Indoor Air Quality: Is Your Health at Risk in Your Own Home and is There Anything You Can Do About it? 

Concerns about indoor air quality are a relatively recent phenomenon, as for a long time the general consensus was that the only place where air could be polluted was outdoors. But research has shown that indoor air can carry risks as well, and while vulnerable populations, such as those dealing with chronic lung issues or allergies are primarily at risk, people with no previous health complaints can be affected as well. Depending on the type of pollutants you’re exposed to, the health effects can range from annoying but mild, such as nose, throat and eye irritation, to more severe issues like heart and respiratory disease.

The good news is that there are several solutions you can employ in your own home in order to improve air quality and your overall quality of life as well. But first, it’s essential to identify the culprits of air pollution in your own household.

Excess moisture 

Having too much moisture indoors is known as a common cause of mould and mildew, but you were probably not aware of the fact that it can affect the air quality in your home as well. If you live in a humid, hot climate, you’re even more likely to deal with this issue, but leaking roofs, damp basements, plumbing issues, cooking, and condensation in winter can also cause excess moisture to build up in your rooms. When humidity levels go above 50%, your home becomes a hotbed for bacterial growth, dust mites and allergens. If you have asthma or allergies, you might notice that you experience flare-ups during these periods.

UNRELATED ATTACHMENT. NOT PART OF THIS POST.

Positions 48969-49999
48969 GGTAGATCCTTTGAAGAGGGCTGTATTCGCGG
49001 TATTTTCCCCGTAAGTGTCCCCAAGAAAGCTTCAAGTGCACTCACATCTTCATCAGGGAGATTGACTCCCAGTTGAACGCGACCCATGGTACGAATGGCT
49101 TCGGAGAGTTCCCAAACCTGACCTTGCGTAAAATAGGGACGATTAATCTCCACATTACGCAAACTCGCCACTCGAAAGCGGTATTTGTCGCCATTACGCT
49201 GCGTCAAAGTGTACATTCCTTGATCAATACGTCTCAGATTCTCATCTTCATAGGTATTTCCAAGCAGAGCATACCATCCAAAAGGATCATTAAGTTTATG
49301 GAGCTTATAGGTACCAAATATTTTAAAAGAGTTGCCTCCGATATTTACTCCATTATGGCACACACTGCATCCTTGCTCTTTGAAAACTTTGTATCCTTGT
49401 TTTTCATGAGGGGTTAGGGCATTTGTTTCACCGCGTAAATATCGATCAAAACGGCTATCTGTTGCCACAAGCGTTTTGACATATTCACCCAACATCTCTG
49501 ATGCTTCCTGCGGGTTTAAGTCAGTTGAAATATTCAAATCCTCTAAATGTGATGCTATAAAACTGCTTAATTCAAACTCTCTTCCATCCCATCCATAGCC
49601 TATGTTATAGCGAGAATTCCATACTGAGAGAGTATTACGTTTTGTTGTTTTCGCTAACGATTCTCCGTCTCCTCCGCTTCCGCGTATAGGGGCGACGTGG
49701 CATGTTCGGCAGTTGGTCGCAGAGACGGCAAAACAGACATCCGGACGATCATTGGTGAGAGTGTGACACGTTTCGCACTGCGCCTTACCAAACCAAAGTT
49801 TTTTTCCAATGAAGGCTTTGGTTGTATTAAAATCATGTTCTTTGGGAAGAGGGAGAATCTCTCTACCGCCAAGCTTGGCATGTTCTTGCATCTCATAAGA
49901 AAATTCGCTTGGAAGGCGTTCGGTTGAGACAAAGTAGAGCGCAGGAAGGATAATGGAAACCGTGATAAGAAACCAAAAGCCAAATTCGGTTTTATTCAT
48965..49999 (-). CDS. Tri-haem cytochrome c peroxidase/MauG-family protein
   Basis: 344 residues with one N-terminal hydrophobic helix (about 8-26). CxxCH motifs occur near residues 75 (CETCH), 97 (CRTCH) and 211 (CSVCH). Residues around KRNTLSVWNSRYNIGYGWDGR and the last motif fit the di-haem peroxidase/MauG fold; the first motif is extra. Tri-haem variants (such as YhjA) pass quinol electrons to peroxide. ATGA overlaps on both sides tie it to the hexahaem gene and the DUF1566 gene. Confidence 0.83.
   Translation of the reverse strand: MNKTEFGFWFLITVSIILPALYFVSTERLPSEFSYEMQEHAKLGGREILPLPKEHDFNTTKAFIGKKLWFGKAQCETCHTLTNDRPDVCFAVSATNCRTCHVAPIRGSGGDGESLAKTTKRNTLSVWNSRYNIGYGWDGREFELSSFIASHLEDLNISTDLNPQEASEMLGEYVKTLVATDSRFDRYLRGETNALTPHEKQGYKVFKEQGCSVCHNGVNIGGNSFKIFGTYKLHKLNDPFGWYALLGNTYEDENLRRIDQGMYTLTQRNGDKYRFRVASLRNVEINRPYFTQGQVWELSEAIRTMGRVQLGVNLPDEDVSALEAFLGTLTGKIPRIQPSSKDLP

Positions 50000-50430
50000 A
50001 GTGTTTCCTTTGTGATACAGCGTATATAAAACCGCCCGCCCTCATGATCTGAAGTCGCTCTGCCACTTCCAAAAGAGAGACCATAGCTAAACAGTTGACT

Using a dehumidifier can help minimise the amount of humidity in the air, but you should also raise the temperature of cold surfaces where condensation is more likely to form. You can also invest in better insulation if the problem stems from there.


VOCs, or volatile organic compounds, are gases resulting from processes and products. They include a wide variety of chemicals with different impacts on human health. While some cause issues in the short term, others are more likely to cause trouble in the long term. Concentrations are considerably higher indoors than outdoors, with levels being ten times higher sometimes. Paint, wood preservatives, cleaning products and disinfectants, air fresheners, clothing that has been dry-cleaned, building materials, office supplies like correction fluid and printers, as well as arts and crafts supplies, can all release VOCs into the air you breathe. Perhaps surprisingly, plants can help reduce the quantity of volatile organic compounds.